I think the often-tepid response to great performances is due to a couple of factors. First, Washington sees huge changes in population as new members of government and their staffs arrive with every election while the old ones leave town. These transient audiences don’t form the same attachment to the local company that they might back in their home towns. It is hard to build a steady audience when people come and go so much. The same applies to all of the workers in foreign embassies.
Second, there is a considerable amount of image-consciousness in this city that effusive cheering does not jibe with. Some presidential administrations set the tone for strong support of the arts while others do not. I have seen many political figures at WNO performances (Newt Gingrich is a regular, even if he was not especially supportive of arts funding while in Congress), but they tend to politely applaud rather than cry “Bravo!” They are aware that everything they do and say will be noted by those who recognize them.
The Kennedy Center, through the efforts of its president, Michael M. Kaiser, has achieved greater prominence not only as a presenter of all of the arts but as a venue for education of arts administrators and audiences. On August 31, Kaiser married his partner, John Roberts, in a ceremony at the Kennedy Center officiated by opera-loving Supreme Court Justice Ruth Bader Ginsburg.
Kaiser observed to me in a recent conversation that it is possible for opera and operatic music to be performed by other constituent organizations as well as guest companies. The Kennedy Center is also home of the National Symphony Orchestra, which will pay more attention to the 150th birthday of Richard Strauss (June 11, 2014) than is the WNO. On March 8, the NSO presents a concert version of Der Rosenkavalier with Sarah Connolly and Renée Fleming. Then, from March 20 to 22, there will be selections from Salome and Elektra with Iréne Theorin and John Relyea.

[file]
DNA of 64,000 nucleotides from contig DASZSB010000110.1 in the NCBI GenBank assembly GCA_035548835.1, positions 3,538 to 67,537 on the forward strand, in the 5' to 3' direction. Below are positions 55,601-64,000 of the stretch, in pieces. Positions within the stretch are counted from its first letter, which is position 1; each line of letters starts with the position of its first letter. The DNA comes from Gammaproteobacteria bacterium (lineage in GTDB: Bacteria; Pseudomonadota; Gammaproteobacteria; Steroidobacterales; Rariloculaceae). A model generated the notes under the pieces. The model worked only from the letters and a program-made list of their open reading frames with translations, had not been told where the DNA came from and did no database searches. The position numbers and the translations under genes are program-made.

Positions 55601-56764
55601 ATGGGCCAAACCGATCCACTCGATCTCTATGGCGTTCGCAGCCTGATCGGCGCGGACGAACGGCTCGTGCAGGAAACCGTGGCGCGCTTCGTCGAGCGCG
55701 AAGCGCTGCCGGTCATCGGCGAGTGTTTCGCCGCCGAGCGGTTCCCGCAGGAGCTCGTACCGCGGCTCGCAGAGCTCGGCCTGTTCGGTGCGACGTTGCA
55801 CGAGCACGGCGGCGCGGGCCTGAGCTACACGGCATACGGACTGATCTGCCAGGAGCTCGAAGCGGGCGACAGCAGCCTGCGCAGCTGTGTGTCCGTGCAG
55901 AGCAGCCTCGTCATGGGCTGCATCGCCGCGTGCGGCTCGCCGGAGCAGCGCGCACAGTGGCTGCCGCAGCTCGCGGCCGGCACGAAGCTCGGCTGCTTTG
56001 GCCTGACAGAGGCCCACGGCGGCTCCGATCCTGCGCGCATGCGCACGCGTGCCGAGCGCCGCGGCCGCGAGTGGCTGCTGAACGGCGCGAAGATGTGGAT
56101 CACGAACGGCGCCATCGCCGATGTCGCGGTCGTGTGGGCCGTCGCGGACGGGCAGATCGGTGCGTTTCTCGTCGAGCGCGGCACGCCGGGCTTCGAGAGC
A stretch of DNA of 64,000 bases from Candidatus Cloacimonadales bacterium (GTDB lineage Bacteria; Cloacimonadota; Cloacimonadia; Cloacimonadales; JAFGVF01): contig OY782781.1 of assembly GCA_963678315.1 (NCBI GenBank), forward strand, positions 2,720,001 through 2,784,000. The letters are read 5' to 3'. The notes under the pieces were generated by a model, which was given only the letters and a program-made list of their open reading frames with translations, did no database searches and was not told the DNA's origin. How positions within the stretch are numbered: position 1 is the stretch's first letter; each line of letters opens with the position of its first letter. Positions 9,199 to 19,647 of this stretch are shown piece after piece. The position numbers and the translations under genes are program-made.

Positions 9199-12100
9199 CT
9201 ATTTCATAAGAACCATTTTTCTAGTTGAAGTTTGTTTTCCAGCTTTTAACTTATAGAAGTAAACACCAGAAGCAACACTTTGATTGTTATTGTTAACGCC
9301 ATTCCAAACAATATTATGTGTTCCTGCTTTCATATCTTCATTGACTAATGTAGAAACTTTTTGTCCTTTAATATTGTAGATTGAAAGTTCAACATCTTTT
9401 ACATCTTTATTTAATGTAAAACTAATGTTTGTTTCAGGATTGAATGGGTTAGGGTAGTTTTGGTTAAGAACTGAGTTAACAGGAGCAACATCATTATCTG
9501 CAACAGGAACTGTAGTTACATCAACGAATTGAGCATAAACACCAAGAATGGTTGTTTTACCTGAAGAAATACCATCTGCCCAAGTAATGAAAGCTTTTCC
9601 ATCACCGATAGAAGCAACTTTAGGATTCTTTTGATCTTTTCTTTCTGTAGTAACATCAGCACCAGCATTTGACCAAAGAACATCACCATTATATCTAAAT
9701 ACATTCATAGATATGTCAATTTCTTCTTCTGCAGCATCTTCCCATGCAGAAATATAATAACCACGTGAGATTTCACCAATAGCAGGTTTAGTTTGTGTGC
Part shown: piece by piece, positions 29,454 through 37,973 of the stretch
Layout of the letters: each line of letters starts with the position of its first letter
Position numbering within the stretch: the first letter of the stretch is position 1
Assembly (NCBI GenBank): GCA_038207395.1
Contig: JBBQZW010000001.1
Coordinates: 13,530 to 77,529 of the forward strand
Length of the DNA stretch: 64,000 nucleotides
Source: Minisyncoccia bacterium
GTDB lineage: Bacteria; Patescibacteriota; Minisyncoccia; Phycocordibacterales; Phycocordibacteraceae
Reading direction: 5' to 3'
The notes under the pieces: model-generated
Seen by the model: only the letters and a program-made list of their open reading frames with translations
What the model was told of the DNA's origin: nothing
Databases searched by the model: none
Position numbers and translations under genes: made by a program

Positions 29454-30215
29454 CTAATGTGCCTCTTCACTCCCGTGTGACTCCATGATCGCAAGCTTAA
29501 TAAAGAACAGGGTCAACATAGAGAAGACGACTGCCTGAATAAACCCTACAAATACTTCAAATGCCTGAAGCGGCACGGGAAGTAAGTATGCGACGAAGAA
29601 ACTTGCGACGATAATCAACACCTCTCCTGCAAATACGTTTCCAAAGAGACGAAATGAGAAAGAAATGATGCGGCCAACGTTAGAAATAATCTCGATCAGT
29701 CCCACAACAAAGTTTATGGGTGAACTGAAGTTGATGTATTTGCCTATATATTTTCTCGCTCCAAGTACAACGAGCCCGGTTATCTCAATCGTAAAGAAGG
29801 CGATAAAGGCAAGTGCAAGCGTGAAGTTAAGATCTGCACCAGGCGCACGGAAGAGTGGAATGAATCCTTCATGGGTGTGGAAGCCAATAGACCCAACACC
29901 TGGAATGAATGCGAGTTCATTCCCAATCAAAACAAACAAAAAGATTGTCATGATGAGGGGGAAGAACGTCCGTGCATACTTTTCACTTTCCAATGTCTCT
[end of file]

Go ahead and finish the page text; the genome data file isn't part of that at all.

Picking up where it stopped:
Of course, the center is where artists receive the Kennedy Center Honors for distinguished lifetime achievement in the arts. The 2013 recipients were just announced and include soprano Martina Arroyo.
Beyond the Big Houses
Washington has a lot more opera than what I have discussed thus far.
- There is Opera Lafayette founded by conductor and artistic director Ryan Brown in 1995. It specializes in 17th and 18th century French opera and performs at the Kennedy Center. This season they will also perform in New York on Jan. 23 and May 2, 2014 and in Versailles on Feb. 1 and 2, 2014.
- Opera Camerata is an unusual group in that it performs opera in different settings, such as private homes or embassies. The performance is preceded by a cocktail reception. The next one will be La Traviata on September 28 in the Hall of the Americas of the Organization of American States, sponsored by the mission of Mexico to the OAS.
- Washington Concert Opera which, as the name suggests, presents opera in concert form. This season they will honor Verdi by presenting two of his lesser-known operas: I Masnadieri on September 22 and Il Corsaro on Mar. 9, 2014. Both have strong casts. The company’s first opera was 25 years ago: Massenet’s Werther, starring Jerry Hadley and Diana Montague. Since then, many distinguished singers have performed with WCO, including Lawrence Brownlee, Renée Fleming, Ben Heppner, James Morris, Patricia Racette and Carol Vaness.
- Since 1972, Washington-area opera lovers have had summer performances at the nearby Wolf Trap Opera in Virginia. Early repertory combined European operas with American works such as Scott Joplin’s Treemonisha and Menotti’s The Saint of Bleecker Street. Ever since there has been a healthy mix of the popular and the unusual, with Mozart being the composer most-represented.
I wonder if the WNO or any of the other opera organizations have any plans to present Queenie Pie, the only opera by D.C. native Duke Ellington, one of the greatest musical geniuses our nation has produced?
There is more that makes Washington special and interesting for opera lovers. Until January 25, 2014 there will be an exhibition in the Performing Arts Reading Room of the Library of Congress called “A Night at the Opera” that includes holdings from the library’s collection. The Smithsonian Institution offers lectures and seminars on a vast range of topics throughout the year, including opera. The National Endowment for the Arts has played a crucial role in our nation’s artistic flowering. I will do an article about the NEA and opera in the near future.
Photos: 1) Washington National Opera at Nationals Park, Washington, DC (Scott Suchman); Kaiser: Margot Schulman/Kennedy Center for the Performing Arts